Kevin Kelly is the master of optimistic projection. Drawing a line Just as VR and AR start their decent into the trough of disillusionment, Kevin Kelly and Wired comes out with a cover story that looks beyond the immediate applications and imagines the opportunities in the great beyond.
The first big technology platform was the web, which digitized information, subjecting knowledge to the power of algorithms; it came to be dominated by Google. The second great platform was social media, running primarily on mobile phones. It digitized people and subjected human behavior and relationships to the power of algorithms, and it is ruled by Facebook and WeChat.
We are now at the dawn of the third platform, which will digitize the rest of the world. On this platform, all things and places will be machine-readable, subject to the power of algorithms. Whoever dominates this grand third platform will become among the wealthiest and most powerful people and companies in history, just as those who now dominate the first two platforms have. Also, like its predecessors, this new platform will unleash the prosperity of thousands more companies in its ecosystem, and a million new ideas—and problems—that weren’t possible before machines could read the world.
Information – People – Places & Objects. Who is going to figure out search on the mirrorworld? The social graph was the innovation that organized the social web. What will be the innovation to organize the world of places and objects? Voice UI?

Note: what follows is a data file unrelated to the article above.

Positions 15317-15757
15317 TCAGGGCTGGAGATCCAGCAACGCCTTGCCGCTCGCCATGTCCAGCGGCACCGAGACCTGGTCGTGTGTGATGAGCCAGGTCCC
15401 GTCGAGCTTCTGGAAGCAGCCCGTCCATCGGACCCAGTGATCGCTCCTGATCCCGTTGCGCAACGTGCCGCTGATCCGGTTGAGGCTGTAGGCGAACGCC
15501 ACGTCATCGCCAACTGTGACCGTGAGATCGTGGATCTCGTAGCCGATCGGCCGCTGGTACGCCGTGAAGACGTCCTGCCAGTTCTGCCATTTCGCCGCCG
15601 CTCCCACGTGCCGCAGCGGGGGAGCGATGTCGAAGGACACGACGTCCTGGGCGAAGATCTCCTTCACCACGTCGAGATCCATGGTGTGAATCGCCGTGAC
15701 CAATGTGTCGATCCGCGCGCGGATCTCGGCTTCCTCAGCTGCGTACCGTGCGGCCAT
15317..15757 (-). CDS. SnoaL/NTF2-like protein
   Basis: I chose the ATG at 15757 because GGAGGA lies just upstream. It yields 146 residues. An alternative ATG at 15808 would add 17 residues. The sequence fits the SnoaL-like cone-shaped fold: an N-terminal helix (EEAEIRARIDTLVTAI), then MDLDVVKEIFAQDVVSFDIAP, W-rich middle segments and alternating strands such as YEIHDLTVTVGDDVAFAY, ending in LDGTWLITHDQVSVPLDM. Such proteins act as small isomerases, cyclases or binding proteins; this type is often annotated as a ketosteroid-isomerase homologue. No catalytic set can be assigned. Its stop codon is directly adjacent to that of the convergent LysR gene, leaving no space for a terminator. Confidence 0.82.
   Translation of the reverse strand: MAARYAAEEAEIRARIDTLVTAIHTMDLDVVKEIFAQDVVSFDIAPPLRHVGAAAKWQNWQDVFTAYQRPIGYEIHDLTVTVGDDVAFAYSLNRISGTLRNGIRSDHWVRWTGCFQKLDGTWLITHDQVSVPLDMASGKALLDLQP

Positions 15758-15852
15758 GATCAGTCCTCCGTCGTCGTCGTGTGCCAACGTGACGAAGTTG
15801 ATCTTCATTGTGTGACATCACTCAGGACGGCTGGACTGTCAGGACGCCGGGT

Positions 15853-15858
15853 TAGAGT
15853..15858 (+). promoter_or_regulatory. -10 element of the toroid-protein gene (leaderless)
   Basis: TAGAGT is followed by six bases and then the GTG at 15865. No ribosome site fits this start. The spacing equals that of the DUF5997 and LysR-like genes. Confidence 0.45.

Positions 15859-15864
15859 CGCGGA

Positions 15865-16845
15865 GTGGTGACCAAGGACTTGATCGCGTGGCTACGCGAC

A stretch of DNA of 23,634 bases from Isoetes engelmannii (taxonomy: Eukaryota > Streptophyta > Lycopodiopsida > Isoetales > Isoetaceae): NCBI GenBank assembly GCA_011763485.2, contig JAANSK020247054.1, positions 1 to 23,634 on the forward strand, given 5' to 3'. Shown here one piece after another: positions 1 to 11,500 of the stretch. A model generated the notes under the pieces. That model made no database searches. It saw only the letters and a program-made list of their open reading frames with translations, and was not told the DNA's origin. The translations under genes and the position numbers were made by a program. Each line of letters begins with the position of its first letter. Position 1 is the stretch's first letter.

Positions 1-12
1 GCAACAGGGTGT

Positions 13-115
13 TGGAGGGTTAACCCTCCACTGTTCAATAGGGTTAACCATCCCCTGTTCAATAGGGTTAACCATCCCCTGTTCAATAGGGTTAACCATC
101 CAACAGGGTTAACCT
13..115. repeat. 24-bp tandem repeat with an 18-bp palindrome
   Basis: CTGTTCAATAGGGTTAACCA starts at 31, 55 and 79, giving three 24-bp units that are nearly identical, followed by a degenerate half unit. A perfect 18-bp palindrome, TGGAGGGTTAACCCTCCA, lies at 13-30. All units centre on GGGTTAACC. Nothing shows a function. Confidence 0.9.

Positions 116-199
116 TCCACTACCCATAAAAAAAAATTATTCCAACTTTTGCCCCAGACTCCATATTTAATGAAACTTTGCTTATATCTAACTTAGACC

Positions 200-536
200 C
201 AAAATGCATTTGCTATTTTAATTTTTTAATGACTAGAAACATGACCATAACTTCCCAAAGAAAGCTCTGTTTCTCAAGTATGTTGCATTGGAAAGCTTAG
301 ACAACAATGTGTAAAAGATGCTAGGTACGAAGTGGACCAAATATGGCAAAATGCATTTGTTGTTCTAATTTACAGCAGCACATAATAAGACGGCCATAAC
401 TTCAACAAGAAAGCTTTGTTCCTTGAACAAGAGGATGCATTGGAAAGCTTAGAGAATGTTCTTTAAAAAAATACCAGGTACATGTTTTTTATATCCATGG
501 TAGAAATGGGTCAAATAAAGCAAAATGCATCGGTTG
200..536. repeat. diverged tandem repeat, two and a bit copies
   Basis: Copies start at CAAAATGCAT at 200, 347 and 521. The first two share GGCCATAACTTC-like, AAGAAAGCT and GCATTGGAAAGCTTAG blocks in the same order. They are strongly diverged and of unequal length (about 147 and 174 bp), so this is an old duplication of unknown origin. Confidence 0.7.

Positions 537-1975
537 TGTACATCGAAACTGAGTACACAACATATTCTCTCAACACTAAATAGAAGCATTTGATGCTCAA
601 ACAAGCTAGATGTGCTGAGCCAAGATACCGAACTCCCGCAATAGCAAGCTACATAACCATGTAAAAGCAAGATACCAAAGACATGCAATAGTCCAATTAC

It’s no coincidence that the Swedish home furnishing superstore IKEA timed the announcement of their AR app IKEA Place to drop shortly after Apple’s much anticipated announcement of their AR-optimized phones the iPhone 8 & iPhone X.
First announced back in June, the final release of IKEA Place will take advantage of Apple’s ARKit to not only match the proper scale, also apply the texture of the material, proper lighting and shadows.
“I think that augmented reality and virtual reality will be a total game changer for retail in the same way as the internet, only this time much faster” said Michael Valdsgaard, IKEA’s head of digital transformation, who leads a team of 70 that have been working the past nine weeks to load thousands of IKEA products into the app in preparation for release next week in conjunction with Apple’s iOS 11.
Dropping a virtual chair into your living room with true to scale is the perfect broad-scale use case for AR. Browsing furniture and sharing screenshots of them in situ before you make a big purchase is what will spread this new tech to the masses.
What if we follow Augmented Reality to it’s ultimate conclusion. Daniel Suarez’s vision of a layer of information and meta-data transposed upon the physical world may be the science fiction of last year but we all know if Google’s Project Glass gets it’s way, it’ll be here soon enough.